Facing Grief Head On

Life has a way of throwing things your way unexpectedly, especially when it comes to saying goodbyes to your loved ones.

Life has a way of throwing things your way unexpectedly, especially when it comes to saying goodbyes to your loved ones.  This year, I’ve learned to value the time that I spend with my loved ones because I never imagined losing someone I loved at such a young age.  The news of my uncle’s death shocked me to the core, and it came to me at three in the morning when my mother’s broken cries woke me up to deliver the saddening news.  He was forty-seven years old, with a hardworking and loving wife and two beautiful children.  Living in the deep side of the Mekong Delta in Vietnam, he made his living by working on the rice paddy field and side works available throughout the year.  He was in charged of the family’s external wellbeing, while his wife was in charge of household work.  He passed away in a tragic car accident, and his death shocked all of us.

As our family in Vietnam gathered his belongings and preparations for his funeral, my mother and I watched helplessly on the other side of the world.  We tried our best to hold each other close, but the pain of not being able to grief properly tore my heart apart.  After several weeks of coming to peace with the accident, I kept remembering his voice, his smiling face, and his kindness.  I never came to peace with him being gone, I kept wanting to ask about him even though I can clearly recall seeing his body through my phone.

I came back to Vietnam about two months after the funeral, and I immediately felt a huge gap in our family.  It wasn’t until I saw his altar with my own eyes that I finally accepted that he was gone.  I looked at my cousin who is the same age as me but years older mentally since she must have had to grow up quicker in the past couple months.  I looked at my little cousin who is in the third grade, a young boy having to grow up without a father figure.  I saw his widowed wife who tried so hard to cover the pain in her eyes, but through her words, I could tell that she misses him dearly.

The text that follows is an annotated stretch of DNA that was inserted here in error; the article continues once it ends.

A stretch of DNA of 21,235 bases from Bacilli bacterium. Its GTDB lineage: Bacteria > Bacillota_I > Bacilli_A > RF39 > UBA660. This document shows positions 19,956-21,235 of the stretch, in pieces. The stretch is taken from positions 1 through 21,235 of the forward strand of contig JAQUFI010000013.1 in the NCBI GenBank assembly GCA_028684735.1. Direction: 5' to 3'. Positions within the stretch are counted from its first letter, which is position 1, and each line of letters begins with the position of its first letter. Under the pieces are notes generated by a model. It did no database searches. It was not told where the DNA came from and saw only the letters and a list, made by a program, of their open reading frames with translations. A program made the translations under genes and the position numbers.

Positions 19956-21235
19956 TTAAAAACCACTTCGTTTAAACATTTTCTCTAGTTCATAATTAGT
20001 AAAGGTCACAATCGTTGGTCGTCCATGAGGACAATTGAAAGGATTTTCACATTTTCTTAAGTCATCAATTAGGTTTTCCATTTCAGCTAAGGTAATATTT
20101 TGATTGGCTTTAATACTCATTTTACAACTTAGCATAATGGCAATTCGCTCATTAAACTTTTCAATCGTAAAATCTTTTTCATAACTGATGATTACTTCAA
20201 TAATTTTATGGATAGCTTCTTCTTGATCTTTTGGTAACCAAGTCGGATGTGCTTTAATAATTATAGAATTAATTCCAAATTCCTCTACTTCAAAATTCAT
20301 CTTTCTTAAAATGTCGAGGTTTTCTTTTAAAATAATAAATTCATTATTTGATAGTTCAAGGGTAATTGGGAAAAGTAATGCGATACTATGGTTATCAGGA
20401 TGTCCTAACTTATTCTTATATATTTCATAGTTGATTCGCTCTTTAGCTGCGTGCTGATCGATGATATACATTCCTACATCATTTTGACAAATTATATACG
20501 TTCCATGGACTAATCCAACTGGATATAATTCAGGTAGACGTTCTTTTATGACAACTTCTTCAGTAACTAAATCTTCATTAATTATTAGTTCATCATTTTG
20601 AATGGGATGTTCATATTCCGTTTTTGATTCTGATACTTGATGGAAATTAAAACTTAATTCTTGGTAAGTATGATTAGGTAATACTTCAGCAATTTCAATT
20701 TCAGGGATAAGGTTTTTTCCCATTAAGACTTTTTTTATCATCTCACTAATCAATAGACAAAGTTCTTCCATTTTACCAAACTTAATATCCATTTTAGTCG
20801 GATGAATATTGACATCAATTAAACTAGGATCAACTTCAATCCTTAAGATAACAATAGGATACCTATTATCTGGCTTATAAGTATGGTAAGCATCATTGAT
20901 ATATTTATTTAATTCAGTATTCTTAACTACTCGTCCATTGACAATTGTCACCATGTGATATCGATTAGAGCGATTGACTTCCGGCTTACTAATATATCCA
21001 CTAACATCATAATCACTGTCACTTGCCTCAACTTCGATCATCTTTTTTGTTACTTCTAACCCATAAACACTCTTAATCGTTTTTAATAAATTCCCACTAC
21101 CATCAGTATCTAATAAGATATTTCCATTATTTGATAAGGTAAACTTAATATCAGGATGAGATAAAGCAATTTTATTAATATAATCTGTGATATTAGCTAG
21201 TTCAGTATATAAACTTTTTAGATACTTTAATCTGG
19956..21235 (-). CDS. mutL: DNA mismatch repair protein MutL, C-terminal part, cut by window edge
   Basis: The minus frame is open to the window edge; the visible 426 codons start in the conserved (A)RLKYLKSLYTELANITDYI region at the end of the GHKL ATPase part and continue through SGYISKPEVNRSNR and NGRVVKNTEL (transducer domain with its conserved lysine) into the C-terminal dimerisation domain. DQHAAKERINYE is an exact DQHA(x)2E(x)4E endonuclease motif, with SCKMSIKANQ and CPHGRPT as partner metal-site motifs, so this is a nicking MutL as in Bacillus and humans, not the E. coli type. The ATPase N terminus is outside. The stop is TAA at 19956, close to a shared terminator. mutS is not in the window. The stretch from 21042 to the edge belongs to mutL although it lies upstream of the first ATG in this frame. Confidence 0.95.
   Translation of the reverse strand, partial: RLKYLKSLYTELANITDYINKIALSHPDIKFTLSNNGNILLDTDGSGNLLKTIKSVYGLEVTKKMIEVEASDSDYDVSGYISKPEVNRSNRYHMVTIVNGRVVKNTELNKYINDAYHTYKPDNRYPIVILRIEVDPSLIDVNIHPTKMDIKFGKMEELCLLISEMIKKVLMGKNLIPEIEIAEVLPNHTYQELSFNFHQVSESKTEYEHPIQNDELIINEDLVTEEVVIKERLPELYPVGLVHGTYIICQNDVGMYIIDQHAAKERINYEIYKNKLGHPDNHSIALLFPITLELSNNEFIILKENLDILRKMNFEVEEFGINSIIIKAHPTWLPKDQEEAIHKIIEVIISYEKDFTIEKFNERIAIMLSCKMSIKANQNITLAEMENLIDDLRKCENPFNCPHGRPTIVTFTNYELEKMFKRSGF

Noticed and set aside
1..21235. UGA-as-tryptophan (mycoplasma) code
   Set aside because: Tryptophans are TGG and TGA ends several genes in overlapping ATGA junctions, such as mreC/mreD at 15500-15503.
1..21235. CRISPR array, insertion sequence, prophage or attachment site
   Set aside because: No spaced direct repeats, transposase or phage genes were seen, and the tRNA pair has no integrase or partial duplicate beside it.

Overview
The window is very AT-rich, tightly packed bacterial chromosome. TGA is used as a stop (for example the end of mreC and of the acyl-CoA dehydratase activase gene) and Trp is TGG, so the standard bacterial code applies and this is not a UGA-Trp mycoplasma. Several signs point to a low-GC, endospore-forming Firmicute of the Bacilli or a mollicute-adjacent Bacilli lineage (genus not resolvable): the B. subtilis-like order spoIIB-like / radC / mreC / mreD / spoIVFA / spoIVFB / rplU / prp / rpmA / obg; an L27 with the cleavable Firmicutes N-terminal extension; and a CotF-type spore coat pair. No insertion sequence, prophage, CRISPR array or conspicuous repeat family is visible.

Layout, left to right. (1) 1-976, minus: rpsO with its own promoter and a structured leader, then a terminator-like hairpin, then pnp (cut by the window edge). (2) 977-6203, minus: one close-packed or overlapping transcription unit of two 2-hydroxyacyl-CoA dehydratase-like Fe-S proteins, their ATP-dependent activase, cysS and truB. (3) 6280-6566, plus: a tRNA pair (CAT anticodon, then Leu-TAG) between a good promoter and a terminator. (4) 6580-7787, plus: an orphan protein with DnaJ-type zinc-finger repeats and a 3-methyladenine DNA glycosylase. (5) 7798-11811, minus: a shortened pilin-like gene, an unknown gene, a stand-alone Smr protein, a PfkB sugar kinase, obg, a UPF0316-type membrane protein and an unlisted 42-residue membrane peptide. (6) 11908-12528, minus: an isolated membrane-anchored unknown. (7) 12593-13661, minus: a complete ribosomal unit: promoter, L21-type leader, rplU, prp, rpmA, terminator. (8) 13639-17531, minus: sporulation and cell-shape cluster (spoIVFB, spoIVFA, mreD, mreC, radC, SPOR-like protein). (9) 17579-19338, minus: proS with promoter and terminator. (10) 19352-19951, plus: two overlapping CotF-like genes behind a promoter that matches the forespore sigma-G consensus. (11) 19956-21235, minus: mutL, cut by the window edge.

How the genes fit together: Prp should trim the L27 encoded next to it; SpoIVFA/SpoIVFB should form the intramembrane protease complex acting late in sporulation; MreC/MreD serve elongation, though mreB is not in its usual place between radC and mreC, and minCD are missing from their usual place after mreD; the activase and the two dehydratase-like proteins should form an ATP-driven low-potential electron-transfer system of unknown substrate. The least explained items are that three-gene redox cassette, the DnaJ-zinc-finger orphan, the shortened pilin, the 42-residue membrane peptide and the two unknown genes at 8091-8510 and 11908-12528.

As if my heart breaks again for the second time…

Little by little, I heard the stories of his passing from my cousins, aunts, and uncles.  My grandmother, greatly saddened by his death, her eyes are more cloudy since the last time I saw her.  I finally had the time to sit and feel the sadness among with my family.  I felt my heart breaks again for the second time. I tried so hard to hold back my tears, the tears that I never got to cry, but quite honestly, I don’t want to cry in front of my family.

My first night in our house was difficult.  Buddhist chants were played at his altar, and I could hear it from my room.  It was a reminder that he was really gone, and I kept remembering his kind voice and I could still feel his presence.  As a vow in my heart, I vowed that I would take care of his young son as best as I could.  Growing up without a father figure is going to be tough on a young boy, and I felt like he may not be fully aware of what it means for his dad to pass away.

He was a good man, and I hope to continue his own legacy through his only son.

Moving forward,  my mind is constantly on a replay of his loving voice.  I realized that it wasn’t only me who was preserving pieces of his presence, his brothers and co-workers miss seeing his figure out on the rice paddy field.  It may be his blessings that this year harvest is a success, sadly he was no longer there to be a part of the joy.  In place are sadness and longings for this nightmare to be over with.

The wound is still fresh, and I know time will make it easier to continue on living.  He was a good man, and I hope to continue his own legacy through his only son.  As for now, I can finally be a part of this grief along with my family.  And when I say “I miss him”, another person can finally say “I miss him as well”.

Thank you for reading


2 thoughts on “Facing Grief Head On

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